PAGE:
I am Kinlichii’nii (Red House Clan) and Naakai dine’é (Mexican Clan).

I am a student filmmaker out of Eastern New Mexico University.

I am currently producing a short film titled “Hané” that I wrote.

I grew up listening to my grandma’s stories and they captured my imagination.

For so long I have wanted to make a film that could show how powerful a story can be, and that’s what this film is about.

This film is about storytelling, people, and finding a place to belong.

We want to take this story form script to screen, but we can’t do it alone.ÊWe have a crew and we are fundraising for our project but there are things our budget can’t cover.

First and foremost, we need people.

We need native actors and extras who can film the week of March 16-20.

We can’t afford to pay actors but we will provide food, lodging, and transportation for all cast.

We are currently casting the following characters:

  • Joseph, 60-65 years old, speaking role, and Native.
  • Joseph is an elderly man that has a habit of telling long, winding stories.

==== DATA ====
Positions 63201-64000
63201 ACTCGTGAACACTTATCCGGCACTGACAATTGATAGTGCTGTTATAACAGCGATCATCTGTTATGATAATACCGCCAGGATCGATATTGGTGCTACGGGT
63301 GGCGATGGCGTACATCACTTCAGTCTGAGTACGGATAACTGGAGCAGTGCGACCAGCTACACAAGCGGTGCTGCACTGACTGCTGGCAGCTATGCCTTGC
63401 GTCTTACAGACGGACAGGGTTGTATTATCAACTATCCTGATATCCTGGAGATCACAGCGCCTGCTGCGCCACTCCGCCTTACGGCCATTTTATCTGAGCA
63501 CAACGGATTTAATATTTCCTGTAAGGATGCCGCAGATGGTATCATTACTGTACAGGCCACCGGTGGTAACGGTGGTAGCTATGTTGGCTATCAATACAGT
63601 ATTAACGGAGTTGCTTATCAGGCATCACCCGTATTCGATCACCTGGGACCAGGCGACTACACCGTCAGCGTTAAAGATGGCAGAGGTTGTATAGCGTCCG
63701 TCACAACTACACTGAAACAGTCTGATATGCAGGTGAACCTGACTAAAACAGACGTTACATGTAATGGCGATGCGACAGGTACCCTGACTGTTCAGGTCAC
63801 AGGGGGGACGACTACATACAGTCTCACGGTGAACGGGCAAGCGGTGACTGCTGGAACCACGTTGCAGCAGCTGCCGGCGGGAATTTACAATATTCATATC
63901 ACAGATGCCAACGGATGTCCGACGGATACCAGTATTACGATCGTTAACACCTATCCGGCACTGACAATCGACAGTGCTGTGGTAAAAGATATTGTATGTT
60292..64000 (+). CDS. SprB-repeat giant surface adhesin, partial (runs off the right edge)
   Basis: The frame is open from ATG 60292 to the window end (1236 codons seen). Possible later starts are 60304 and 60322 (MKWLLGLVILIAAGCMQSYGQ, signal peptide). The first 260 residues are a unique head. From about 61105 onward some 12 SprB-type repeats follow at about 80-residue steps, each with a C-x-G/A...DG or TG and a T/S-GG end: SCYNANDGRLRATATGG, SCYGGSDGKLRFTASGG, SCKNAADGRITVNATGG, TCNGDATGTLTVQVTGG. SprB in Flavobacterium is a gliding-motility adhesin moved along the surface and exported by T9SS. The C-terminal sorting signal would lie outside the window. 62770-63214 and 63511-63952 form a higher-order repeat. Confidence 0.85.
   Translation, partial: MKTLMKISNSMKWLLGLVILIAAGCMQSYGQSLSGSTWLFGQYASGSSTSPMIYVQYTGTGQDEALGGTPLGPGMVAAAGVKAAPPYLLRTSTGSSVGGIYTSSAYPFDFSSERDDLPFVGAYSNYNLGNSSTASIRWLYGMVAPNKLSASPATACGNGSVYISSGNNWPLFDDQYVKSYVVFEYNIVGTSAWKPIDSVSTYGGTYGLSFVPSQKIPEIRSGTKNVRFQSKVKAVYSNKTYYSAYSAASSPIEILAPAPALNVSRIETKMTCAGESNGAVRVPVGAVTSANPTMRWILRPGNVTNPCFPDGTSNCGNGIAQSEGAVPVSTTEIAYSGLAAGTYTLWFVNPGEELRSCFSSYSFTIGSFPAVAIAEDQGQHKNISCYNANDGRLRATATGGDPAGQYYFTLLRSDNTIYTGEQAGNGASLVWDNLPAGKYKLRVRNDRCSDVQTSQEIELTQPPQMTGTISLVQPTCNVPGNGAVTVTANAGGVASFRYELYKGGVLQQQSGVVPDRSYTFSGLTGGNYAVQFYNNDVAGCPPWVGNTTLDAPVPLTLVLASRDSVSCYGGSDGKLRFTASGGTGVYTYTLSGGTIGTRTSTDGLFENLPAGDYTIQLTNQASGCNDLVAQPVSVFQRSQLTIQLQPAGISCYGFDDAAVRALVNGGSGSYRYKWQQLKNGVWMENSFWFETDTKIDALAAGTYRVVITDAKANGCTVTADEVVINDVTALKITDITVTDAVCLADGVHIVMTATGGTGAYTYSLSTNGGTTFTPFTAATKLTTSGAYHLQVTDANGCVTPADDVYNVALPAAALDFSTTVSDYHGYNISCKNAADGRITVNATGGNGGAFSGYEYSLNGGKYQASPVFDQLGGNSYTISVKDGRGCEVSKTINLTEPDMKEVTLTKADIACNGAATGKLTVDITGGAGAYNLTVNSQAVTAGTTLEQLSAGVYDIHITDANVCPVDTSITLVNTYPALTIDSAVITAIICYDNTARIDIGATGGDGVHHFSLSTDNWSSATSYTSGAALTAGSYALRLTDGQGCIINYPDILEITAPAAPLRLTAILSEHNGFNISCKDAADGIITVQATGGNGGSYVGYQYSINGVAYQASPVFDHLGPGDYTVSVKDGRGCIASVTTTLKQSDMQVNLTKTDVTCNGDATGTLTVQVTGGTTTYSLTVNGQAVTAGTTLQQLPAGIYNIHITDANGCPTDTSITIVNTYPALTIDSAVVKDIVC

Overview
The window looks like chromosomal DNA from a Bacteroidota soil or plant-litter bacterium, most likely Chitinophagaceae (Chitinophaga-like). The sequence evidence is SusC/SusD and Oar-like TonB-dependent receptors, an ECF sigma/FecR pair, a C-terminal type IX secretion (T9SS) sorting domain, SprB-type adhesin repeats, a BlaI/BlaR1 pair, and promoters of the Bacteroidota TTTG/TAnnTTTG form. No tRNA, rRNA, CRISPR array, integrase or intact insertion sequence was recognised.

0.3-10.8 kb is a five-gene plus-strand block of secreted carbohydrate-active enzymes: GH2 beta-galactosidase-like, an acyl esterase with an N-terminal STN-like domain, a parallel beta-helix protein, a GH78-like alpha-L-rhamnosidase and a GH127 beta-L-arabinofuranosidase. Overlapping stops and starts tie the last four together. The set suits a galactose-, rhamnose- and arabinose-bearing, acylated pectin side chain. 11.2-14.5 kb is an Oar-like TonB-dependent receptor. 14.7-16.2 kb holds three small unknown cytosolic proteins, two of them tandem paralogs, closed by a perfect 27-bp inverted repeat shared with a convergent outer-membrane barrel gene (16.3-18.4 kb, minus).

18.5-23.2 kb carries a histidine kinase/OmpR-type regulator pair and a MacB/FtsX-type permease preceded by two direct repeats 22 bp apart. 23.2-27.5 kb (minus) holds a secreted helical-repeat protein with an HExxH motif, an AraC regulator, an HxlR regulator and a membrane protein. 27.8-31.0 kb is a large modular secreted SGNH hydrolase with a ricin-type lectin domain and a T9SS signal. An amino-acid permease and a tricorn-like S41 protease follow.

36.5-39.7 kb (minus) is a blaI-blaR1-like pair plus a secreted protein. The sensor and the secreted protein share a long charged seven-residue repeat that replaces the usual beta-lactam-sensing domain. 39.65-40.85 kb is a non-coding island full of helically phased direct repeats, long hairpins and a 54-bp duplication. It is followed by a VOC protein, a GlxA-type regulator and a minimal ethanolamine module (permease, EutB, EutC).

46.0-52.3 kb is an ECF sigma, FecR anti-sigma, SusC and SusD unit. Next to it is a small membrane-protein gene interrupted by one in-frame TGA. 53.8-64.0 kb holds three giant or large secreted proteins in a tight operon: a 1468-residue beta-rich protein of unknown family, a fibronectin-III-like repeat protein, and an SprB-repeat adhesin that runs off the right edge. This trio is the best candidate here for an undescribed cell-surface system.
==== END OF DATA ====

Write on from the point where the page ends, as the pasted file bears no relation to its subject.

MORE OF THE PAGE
• Raymond, 18-24 years old, speaking role, and Native/Mixed. Raymond is a high school student that’s let peer pressure push him in to many bad decisions.
  • Mother, 25-30 years old, non-speaking role, and Native. The mother of a traditional Navajo family.
  • Father, 25-30 years old, non-speaking role, and Native. Father of a traditional Navajo family.
  • Second Son, 5-10 years old, non-speaking role, and Native. A small child in a Navajo family.
  • Third Son, 5-10 years old, non-speaking role, and Native. A small child in a Navajo family.\
  • Little girl, 4-6 years old, non-speaking role, and Native. A small child in a Navajo family.
  • Boys in truck, 18-24 years old, five non-speaking roles, and Native. Five boys riding in a pickup truck with Raymond.

Actors aren’t the only thing we need, we also need costume pieces.

For the traditional family, we intend to have them dressed in traditional clothes, however, our budget is small and we cannot afford some things.

If we could borrow pieces such as woven belts or moccasins, it would save us a lot of trouble and help us keep the authenticity of the scenes.

If you are interested in one of these roles and or helping out, please contact us by calling 505-659-7931, or by emailing us at

You can also visit our indiegogo page at

Elissabeth Phipps
Portales, N.M.